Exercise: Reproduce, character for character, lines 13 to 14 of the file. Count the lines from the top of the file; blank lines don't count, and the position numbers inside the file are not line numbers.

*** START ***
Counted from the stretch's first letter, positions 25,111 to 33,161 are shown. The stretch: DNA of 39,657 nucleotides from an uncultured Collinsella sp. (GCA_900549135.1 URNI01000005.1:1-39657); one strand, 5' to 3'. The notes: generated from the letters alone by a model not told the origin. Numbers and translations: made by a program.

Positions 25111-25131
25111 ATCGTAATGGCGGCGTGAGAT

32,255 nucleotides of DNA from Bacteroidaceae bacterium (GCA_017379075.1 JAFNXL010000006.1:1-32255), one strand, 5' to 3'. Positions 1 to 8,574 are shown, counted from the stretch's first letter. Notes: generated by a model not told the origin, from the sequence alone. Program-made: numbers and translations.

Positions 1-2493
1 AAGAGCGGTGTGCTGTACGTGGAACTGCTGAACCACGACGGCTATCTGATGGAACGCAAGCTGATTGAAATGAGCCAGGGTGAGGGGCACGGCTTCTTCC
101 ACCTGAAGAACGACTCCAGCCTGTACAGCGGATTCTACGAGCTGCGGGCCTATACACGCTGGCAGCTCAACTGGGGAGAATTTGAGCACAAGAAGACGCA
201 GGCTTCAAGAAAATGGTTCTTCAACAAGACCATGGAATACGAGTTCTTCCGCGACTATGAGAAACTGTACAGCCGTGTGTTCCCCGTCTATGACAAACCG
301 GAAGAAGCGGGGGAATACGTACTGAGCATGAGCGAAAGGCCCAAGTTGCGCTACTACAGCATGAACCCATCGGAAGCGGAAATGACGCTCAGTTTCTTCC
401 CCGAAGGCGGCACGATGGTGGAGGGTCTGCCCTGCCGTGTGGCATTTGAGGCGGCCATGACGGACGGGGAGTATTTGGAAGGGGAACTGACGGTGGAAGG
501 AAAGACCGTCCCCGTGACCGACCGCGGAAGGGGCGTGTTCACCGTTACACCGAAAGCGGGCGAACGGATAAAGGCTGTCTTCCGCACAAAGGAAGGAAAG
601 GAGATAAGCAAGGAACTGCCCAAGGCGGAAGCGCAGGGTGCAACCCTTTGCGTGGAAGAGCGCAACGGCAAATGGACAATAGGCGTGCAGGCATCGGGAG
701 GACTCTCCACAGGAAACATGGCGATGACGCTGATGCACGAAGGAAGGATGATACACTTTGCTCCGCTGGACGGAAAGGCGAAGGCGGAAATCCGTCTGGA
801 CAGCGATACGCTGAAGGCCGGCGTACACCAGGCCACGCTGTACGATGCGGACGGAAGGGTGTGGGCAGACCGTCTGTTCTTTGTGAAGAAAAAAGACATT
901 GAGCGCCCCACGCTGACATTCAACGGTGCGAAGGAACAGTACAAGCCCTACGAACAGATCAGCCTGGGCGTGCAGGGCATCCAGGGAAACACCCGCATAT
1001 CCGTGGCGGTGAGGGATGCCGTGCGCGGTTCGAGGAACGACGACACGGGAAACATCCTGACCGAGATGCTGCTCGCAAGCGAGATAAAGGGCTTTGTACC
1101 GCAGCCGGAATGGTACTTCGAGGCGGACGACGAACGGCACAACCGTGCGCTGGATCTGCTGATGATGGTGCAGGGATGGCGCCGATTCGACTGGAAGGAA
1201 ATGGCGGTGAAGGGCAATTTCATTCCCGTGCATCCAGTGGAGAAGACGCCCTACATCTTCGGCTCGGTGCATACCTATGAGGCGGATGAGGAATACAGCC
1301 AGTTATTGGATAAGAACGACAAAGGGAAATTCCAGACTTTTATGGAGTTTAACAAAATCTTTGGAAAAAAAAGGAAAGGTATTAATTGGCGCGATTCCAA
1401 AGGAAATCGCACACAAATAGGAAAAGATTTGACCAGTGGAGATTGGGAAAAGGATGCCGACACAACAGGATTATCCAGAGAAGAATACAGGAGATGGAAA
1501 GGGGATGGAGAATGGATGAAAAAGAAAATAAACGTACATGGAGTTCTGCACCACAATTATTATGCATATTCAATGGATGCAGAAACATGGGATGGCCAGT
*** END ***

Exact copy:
701 GACTCTCCACAGGAAACATGGCGATGACGCTGATGCACGAAGGAAGGATGATACACTTTGCTCCGCTGGACGGAAAGGCGAAGGCGGAAATCCGTCTGGA
801 CAGCGATACGCTGAAGGCCGGCGTACACCAGGCCACGCTGTACGATGCGGACGGAAGGGTGTGGGCAGACCGTCTGTTCTTTGTGAAGAAAAAAGACATT